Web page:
I’ll miss the iPod. I loved it. But you know, that’s just how it is. I also loved my Apple II, and also saw it come and go. You can’t get too nostalgic. I mean, there are people out there who still want the Commodore 64 or the Amiga to come back. That’s cute, but time marches on. It’s better to be excited for the future.
One of the values of things I learned absolutely directly from Steve was the whole issue of focus. What are we focusing on: focus on product. I wish I could do a better job in communicating this truth here, which is when you really are focused on the product, that’s not a platitude. When that truly is your reason for coming into the studio, is just to try to make the very best product you can, when that is exclusive of everything else, it’s remarkable how insignificant or unimportant a lot of other stuff becomes. Titles or organizational structures, that’s not the lens through which we see our peers.
We all see the same physical object. Something happens between what we objectively see and what we perceive it to be. That’s the definition of a designer – trying to somehow articulate what contributes to the way we see the object.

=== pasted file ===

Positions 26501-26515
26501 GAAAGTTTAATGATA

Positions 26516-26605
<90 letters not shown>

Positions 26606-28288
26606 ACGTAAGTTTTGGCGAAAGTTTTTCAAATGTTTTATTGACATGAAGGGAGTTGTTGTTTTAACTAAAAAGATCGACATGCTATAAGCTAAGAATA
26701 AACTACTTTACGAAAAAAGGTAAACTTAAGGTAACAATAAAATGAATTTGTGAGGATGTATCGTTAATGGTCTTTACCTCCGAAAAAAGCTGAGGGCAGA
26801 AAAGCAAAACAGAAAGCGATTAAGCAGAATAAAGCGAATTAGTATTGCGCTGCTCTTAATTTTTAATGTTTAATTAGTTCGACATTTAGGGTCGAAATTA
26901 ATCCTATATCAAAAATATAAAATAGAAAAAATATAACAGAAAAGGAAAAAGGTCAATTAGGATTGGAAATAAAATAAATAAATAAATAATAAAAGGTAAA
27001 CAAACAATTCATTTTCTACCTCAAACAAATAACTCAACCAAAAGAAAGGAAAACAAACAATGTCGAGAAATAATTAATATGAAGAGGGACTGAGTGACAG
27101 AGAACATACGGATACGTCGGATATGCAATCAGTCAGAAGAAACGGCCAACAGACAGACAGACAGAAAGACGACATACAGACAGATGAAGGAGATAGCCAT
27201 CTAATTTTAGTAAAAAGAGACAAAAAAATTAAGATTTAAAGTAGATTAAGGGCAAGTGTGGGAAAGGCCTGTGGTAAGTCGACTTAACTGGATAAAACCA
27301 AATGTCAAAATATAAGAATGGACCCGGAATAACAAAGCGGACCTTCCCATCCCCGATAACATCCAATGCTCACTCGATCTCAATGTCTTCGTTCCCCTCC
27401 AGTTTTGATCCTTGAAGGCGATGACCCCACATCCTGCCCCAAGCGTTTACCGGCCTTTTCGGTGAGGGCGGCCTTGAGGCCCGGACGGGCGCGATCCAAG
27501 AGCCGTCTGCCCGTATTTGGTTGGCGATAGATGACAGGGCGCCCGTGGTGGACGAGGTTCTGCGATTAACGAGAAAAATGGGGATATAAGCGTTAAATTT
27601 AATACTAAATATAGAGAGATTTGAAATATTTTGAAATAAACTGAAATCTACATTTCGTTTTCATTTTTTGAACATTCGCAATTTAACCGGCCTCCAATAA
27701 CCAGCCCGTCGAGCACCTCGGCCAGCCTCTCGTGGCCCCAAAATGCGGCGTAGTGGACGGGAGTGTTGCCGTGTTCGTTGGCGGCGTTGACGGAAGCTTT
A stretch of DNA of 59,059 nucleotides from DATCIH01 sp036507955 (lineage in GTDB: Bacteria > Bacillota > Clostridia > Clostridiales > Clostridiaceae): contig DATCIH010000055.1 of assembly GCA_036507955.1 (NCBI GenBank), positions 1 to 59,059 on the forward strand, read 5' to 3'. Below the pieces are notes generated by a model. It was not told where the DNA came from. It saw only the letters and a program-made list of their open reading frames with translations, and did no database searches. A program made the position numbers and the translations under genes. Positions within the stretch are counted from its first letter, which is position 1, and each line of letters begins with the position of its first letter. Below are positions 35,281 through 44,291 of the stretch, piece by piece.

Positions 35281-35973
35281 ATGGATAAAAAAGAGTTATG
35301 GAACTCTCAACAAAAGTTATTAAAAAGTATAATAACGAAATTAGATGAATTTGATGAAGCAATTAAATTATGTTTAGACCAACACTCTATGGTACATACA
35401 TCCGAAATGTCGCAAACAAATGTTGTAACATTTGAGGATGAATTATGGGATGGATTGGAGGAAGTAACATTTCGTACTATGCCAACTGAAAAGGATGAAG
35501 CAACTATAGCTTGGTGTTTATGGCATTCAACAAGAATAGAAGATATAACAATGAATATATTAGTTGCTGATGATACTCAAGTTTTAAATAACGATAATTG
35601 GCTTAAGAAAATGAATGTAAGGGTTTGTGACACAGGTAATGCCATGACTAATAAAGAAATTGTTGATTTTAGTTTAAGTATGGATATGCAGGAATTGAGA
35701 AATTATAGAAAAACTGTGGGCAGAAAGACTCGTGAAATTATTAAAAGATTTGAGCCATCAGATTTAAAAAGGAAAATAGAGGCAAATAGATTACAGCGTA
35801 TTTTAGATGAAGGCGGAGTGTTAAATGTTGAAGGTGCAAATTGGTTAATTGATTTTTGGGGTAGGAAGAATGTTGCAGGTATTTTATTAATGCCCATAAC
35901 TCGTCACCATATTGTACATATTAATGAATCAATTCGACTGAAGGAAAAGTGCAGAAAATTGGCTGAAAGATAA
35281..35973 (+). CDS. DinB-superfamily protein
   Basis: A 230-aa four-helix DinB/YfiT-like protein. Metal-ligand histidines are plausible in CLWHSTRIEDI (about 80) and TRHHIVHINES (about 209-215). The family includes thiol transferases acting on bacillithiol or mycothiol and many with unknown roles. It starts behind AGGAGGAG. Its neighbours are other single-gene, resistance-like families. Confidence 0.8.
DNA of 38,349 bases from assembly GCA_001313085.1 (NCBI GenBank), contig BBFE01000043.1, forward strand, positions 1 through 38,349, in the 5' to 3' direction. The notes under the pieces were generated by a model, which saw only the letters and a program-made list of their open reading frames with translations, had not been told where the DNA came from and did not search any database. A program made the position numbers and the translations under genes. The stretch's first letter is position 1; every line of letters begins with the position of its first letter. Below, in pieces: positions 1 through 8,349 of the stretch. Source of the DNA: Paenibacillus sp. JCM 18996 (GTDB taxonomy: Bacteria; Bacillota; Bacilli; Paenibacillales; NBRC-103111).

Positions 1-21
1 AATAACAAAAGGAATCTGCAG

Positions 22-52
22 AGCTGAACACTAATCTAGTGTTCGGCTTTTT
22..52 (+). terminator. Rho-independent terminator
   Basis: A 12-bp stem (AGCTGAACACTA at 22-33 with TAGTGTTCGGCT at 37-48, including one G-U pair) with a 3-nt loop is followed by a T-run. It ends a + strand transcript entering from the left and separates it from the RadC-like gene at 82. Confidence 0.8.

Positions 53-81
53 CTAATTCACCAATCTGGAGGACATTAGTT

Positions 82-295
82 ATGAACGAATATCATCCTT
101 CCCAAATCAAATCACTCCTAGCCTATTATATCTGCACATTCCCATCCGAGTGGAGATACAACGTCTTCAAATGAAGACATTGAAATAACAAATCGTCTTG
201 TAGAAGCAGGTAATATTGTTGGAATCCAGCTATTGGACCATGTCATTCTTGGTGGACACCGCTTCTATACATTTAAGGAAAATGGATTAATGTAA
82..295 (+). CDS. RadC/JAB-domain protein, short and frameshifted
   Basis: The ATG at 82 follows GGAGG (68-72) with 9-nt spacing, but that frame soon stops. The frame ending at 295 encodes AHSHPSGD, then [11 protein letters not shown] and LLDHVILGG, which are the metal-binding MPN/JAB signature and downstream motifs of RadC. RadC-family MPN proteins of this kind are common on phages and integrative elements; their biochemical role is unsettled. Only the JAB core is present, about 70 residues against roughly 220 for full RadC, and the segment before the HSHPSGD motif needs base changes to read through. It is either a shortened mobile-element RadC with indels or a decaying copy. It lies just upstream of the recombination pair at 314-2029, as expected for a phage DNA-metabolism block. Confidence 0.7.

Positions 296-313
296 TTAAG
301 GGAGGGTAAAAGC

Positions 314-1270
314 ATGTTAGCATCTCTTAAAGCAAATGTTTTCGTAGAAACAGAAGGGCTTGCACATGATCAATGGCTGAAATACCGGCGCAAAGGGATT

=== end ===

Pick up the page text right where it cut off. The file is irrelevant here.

Heading on for two decades working with Tim, one of the things I have always admired is the quiet consideration he gives to trying to understand how he perceives something. He will take the time. I think that testifies to the fact that he knows it’s important.
(Source: The New York Times)
I actually never intended [After Dark] to see the light of day. It was a personal project. I was working on my Ph.D. thesis project at the Lawrence Berkeley Laboratory. I taught myself to program the Macintosh during that time
We care about every detail and it takes us a bit longer to do that. That’s always been the case… It means more to us to get it right than to be first.
When Steve asked you a question? You didn’t ramble and, whatever you did, you didn’t make up an answer. If you didn’t know, you just said that you didn’t know. But then you told him when you’d have an answer.